• FOX13 Investigates: Tracking your tax dollars

    By: Kody Leibowitz

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    MEMPHIS, Tenn. - Picturesque castles, premiere dining experiences and a brewery tour in the Czech Republic are among the list of sites seen last year by the Memphis in May delegation that included five city and county public officials, according to the schedule released to FOX13 Investigates. 

    Most of the days were spent touring historical sites in the European country chosen as the heritage salute for the 2018 Memphis in May International Festival, per the documented schedule.

    RELATED: FOX13 Investigates: How local officials taking trips overseas impacts your tax dollars

    In March of 2018, four Shelby County officials and one Memphis city councilmember stepped inside the Memphis International Airport like thousands of other daily commuters.


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    Then-Shelby County commissioner Steve Basar, current-commissioner Willie Brooks, county employee Kim Denbow, former Shelby County mayor Mark Luttrell and Memphis city councilmember Berlin Boyd traveled overseas to Prague. 

    The five were part of a 38-person Memphis in May delegation.

    Councilmember Boyd declined an on-camera interview request for this report. 

    Brooks and Luttrell spoke with FOX13 Investigates about the trips.

    “They have a series of full agenda for the full week,” Brooks said. “It’s not like we’re just hanging out. It’s a work schedule.”

    The legal department for Memphis City Council provided FOX13 Investigates with a batch of documents on Monday, which included a schedule for the 2018 trip. 

    The trip, per the document, mostly centered around two cities and a spa town: Český Krumlov, Prague and Karlovy Vary.

    The first day, Sunday, March 25, was a travel day for most, so the schedule wasn’t packed with much; just travel from Prague Airport to Český Krumlov.

    On Monday, March 26th, instead of business meetings, the delegation went on a walking city tour and visited the famous Český Krumlov castle.

    Day two was another day of tourism, and according to the schedule, no business meetings were schedule.

    Members of the delegation had the evening to themselves. But they did see the Hluboka Castle as a stop heading back into Prague.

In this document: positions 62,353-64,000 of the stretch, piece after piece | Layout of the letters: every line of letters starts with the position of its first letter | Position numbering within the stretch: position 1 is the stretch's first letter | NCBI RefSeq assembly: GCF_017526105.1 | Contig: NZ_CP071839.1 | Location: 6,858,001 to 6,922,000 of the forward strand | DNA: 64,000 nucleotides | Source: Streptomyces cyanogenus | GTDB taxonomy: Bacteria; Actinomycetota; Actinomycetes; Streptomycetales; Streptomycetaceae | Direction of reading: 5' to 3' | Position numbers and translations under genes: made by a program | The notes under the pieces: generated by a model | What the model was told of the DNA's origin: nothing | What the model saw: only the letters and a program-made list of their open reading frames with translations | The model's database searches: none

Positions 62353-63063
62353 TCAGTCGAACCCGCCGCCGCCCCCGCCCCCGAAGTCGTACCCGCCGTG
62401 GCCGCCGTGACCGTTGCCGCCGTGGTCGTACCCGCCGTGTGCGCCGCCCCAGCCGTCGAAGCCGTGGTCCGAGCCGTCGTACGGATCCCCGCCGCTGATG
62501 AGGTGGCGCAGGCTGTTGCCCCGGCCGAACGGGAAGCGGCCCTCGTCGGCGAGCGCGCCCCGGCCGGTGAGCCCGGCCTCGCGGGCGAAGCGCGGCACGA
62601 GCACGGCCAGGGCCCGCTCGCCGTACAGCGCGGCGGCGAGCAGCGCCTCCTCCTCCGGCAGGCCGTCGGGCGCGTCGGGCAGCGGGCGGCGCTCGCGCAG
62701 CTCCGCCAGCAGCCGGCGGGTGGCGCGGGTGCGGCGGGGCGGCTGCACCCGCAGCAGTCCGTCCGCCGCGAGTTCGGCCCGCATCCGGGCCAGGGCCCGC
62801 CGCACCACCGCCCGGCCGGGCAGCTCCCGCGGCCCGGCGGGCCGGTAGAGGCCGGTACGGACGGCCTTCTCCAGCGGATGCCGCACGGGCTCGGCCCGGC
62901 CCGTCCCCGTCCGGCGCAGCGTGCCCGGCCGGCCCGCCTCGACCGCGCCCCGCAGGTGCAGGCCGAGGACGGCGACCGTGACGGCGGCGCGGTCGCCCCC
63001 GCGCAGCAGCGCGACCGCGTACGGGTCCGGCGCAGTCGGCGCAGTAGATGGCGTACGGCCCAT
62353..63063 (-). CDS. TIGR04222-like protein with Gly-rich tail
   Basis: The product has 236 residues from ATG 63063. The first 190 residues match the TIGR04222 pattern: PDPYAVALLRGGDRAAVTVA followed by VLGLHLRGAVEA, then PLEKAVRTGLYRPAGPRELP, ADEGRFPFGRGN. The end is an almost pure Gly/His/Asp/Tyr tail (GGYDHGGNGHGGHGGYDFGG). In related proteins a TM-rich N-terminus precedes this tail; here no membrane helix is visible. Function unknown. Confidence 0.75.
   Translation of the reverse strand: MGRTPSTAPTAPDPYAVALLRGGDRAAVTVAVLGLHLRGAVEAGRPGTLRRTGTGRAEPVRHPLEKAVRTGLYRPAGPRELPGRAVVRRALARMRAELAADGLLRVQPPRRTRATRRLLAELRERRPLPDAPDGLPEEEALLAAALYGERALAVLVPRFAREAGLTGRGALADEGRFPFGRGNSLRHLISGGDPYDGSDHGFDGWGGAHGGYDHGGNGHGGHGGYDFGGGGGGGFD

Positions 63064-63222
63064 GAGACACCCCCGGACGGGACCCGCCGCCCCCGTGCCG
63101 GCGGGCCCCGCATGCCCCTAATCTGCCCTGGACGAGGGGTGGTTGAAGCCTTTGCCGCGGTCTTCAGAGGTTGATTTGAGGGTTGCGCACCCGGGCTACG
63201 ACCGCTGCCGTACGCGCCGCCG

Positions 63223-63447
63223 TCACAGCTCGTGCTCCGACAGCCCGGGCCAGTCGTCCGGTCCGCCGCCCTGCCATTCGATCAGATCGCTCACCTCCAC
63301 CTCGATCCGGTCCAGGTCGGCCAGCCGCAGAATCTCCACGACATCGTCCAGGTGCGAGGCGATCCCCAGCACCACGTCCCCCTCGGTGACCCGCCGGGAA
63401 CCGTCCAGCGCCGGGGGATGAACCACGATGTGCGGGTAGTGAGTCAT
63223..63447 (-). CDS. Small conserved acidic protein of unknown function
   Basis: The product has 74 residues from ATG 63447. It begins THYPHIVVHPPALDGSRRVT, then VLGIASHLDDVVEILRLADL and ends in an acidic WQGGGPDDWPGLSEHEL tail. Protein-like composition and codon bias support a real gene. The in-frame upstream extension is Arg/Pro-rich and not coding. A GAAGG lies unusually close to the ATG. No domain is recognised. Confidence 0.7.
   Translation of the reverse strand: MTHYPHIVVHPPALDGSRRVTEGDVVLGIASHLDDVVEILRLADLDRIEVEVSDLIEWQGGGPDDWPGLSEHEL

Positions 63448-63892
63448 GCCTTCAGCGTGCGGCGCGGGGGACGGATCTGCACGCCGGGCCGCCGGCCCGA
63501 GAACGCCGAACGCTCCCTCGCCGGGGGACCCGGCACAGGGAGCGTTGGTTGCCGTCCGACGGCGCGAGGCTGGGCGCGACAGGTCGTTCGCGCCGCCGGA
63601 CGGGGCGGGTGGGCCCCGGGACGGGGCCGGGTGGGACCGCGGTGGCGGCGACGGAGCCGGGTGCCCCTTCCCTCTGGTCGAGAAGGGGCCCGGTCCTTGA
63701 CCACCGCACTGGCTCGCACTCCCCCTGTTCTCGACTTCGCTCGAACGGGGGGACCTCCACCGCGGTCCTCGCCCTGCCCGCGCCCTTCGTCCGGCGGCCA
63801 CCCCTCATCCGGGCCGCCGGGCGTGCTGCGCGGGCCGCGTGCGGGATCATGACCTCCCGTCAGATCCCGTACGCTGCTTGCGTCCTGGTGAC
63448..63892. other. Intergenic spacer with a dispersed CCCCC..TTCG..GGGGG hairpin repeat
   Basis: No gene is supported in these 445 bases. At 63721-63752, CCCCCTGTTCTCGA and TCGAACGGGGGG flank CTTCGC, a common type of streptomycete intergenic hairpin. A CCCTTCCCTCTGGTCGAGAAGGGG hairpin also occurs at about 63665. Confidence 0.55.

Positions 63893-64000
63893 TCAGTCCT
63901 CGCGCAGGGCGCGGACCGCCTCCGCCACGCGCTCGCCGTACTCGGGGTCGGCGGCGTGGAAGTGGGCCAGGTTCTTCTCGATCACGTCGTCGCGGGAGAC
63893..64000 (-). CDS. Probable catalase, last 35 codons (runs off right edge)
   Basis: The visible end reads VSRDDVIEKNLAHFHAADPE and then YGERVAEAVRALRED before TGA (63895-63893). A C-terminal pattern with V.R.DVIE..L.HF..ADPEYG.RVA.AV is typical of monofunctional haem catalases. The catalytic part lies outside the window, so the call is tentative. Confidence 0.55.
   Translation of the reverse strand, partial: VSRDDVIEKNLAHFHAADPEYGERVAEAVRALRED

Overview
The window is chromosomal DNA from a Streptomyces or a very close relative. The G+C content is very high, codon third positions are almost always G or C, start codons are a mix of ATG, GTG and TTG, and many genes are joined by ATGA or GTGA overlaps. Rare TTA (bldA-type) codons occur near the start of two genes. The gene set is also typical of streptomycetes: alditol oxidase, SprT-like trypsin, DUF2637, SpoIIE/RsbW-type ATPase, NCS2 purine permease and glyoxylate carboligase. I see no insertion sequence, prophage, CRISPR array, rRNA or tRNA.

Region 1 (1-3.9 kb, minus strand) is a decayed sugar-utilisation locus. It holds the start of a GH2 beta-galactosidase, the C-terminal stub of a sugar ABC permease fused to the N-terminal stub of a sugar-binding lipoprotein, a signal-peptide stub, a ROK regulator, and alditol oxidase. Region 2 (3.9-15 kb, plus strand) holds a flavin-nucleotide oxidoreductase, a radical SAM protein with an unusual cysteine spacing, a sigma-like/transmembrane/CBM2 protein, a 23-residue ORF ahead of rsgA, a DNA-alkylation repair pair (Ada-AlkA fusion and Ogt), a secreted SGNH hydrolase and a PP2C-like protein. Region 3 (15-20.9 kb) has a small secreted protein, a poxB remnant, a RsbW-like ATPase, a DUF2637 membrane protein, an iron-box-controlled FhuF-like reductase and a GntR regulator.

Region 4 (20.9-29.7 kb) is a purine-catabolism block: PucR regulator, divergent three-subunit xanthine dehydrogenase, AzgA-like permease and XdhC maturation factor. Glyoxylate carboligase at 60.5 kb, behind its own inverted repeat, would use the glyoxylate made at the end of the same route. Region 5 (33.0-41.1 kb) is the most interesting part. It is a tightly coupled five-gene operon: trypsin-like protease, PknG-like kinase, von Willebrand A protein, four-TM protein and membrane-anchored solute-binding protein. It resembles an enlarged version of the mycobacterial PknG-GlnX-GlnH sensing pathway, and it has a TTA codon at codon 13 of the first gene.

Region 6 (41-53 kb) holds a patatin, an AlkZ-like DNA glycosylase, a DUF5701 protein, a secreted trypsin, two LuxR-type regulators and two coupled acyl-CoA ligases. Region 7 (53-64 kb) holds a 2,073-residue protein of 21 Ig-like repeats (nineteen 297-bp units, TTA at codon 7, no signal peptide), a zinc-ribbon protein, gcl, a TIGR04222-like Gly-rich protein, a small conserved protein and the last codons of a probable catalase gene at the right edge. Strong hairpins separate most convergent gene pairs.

After checking in around 4 p.m., travelers had the evening to themselves.

    It was not until Wednesday, March 28, three days after the group arrived, when the schedule showed the only business, work-related day.

    The delegation took part in a 75-minute breakfast with AmCham Czech Republic, the American Chamber of Commerce in the Czech Republic, according to an email sent out by Memphis in May five days before the trip.

    Later, the group toured the Prague Castle, drove around the city and had a two-hour reception at the residence of US Ambassador Stephen King.

    Former Shelby County mayor Mark Luttrell said March 28 was his only full day on the trip.

    “I try to choose my time wisely on those trips. It’s not an excursion. It’s not a vacation. It should be a business trip,” Luttrell said. “I try to approach it as a business trip, once my business is taken care of, then I need to get back to work.”

    Documents show the four other public officials continued their excursion. 

    The schedule shows the group traversed to the spa town of Karlovy Vary on Thursday, March 29. There the group saw the Jan Becher museum, Moser Glassworks and museum and went to a ‘taking of the waters.’

    “Karlovy Vary, the most famous Czech spa, has always been inseparably connected with the soothing curative effect of its warm mineral springs,” the document reads. “They marked the history, architecture, economy and the whole spirit of the city.”

    On Friday, March 30, day six, the delegation went on a brewery tour at Pilsen Urquell before a farewell dinner at Kampa Park, described in the schedule as the city’s “premiere fine dining establishment.”

    Day seven: homeward bound.

    Luttrell, when asked if he felt it was unnecessary to be in the Czech Republic for all seven days, he said he “didn’t think it was.”

    “Because some of the trip is purely social,” Luttrell said. 

    On the Czech Republic trip, Memphis and Shelby County taxpayers spent, combined, at least $21,000 for five public officials, according to documents provided by the City of Memphis and Memphis in May. 

    The only known partnership that came from this trip: the University of Memphis agreed to a first-in-the-nation research agreement with the Czech Academy of Sciences.

    For the full itinerary, click here.

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